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Google Doodle marks Daguerre's 224th birthday
Google's latest Doodle honors Louis Daguerre, inventor of the daguerreotype and the world's first photographer known for having taken a person's picture.
The French physicist invented the daguerreotype in 1838, which he named after himself, a process of transferring images to silver-coated copper plate. He is also credited of having taken the first photograph of a human being. Recent most notable Google Doodles to celebrate anniversaries and birthdays have included Nobel Prize winner Marie Curie and Disney illustrator, Mary Blair.
The latest Google Doodle illustrates a family of five in a 19th century-styled family photo. The "G" and "O" of the Google name represent the father and the mother. The mustached "G" shows a likeness to Daguerre himself. The three remaining letters represent the children.
Daguerre, born Louis Jacques Mande Daguerre on November 18, 1789, just outside of Paris, was originally a professional scene painter for the opera with a passion for lighting effects. Before inventing the daguerreotype, he regularly used a camera obscura, a draftsman's aid consisting of a wood box with a lens, as an aid to painting in perspective.
It was quite by accident that he invented the daguerreotype. Prior to his discovery, Daguerre exposed the metal plate to the scene for many hours, a process known as developing a picture. One evening, he accidently left a plate in a mixture of chemicals and exposed it shortly to reveal a permanent image. Daguerre’s great discovery was that he shortened the time to a mere 30 minutes or less to take a picture, a process that prior to his invention took more than eight hours.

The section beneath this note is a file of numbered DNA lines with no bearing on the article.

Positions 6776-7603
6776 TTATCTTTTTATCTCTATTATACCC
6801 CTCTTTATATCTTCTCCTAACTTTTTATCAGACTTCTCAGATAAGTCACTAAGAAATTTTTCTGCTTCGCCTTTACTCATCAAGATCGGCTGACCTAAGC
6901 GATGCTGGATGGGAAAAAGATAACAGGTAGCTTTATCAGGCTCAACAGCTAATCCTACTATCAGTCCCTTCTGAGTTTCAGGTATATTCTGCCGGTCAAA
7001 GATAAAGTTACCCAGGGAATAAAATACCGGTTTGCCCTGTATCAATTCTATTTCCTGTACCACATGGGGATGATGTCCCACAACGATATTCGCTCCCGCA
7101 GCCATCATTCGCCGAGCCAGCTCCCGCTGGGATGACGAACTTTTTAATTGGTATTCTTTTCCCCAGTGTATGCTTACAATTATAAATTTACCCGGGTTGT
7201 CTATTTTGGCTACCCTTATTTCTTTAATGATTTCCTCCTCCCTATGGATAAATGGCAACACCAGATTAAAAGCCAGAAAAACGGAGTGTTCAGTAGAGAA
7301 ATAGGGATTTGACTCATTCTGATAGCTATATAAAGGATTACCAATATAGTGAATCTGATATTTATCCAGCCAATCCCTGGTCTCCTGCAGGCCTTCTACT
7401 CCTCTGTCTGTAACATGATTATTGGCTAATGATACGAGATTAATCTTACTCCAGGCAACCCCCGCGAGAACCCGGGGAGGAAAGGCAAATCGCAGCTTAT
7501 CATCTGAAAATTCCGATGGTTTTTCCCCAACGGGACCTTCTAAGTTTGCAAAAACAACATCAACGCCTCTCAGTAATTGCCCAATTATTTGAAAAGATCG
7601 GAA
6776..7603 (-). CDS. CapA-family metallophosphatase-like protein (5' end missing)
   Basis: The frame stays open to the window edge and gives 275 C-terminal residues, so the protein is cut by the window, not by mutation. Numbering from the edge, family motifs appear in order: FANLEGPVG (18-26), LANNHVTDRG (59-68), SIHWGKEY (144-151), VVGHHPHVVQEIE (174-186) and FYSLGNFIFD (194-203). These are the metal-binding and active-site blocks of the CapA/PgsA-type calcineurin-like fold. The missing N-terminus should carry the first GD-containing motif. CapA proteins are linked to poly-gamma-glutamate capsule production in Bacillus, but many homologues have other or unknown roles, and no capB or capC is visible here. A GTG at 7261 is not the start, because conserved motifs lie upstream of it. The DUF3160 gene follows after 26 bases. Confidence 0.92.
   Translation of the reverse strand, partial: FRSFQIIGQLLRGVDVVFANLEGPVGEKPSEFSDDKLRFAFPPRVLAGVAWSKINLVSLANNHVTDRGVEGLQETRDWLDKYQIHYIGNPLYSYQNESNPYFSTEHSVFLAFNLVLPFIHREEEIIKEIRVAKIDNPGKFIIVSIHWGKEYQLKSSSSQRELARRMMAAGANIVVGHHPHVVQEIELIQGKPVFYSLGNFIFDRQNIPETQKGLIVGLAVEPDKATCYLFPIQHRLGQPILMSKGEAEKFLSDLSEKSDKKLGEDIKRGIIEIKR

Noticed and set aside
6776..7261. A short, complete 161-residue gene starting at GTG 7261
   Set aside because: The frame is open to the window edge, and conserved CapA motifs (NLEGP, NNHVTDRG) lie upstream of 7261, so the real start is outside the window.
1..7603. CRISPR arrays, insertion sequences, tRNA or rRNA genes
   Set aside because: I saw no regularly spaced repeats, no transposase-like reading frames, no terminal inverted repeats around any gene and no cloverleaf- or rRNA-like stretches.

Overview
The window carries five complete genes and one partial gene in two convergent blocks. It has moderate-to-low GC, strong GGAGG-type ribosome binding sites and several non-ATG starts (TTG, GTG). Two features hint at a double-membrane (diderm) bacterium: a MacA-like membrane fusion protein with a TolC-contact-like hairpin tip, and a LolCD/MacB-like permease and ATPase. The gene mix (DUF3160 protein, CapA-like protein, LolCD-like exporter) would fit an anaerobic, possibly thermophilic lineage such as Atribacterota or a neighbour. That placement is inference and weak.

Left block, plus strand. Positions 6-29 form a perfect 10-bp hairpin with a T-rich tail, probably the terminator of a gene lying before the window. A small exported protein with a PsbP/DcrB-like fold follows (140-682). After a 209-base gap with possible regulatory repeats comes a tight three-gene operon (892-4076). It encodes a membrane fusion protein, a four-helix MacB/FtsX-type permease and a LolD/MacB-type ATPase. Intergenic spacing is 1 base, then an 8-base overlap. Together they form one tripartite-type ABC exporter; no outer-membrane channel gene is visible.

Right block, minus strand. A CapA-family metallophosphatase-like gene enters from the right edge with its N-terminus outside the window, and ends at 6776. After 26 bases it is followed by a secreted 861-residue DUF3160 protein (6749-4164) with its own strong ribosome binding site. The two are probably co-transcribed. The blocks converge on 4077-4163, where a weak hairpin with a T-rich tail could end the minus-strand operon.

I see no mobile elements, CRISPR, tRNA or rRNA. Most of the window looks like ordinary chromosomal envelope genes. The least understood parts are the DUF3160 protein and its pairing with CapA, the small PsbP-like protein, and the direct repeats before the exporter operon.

Daguerre did not invent photography. Joseph Nicéphore Niépce is credited as being the inventor of the world’s first permanent photograph. But Daguerre made it practical and popular. He popularized his invention by taking pictures of everyday situations in the streets of Paris.
The picture above of "Boulevard du Temple" in Paris was taken in 1838 by Daguerre and is known for being the first picture ever of a human being. If you look at it carefully, in the bottom left-corner, you will see a man having his shoe shine.
The French government bought the rights to the process from Daguerre and shared it in a printed booklet as a gift to “free to the world.”
Fewer than 25 of his photographs still exist today. The bulk of his work had been destroyed during a fire, on March 8, 1839, when Daguerre's laboratory burned to the ground, destroying the inventor's written records and most of his early experimental works.
He died on July 10,1851, aged 63 years old, of a heart attack.
(main image, Google)
(middle image, Faded and blurred)
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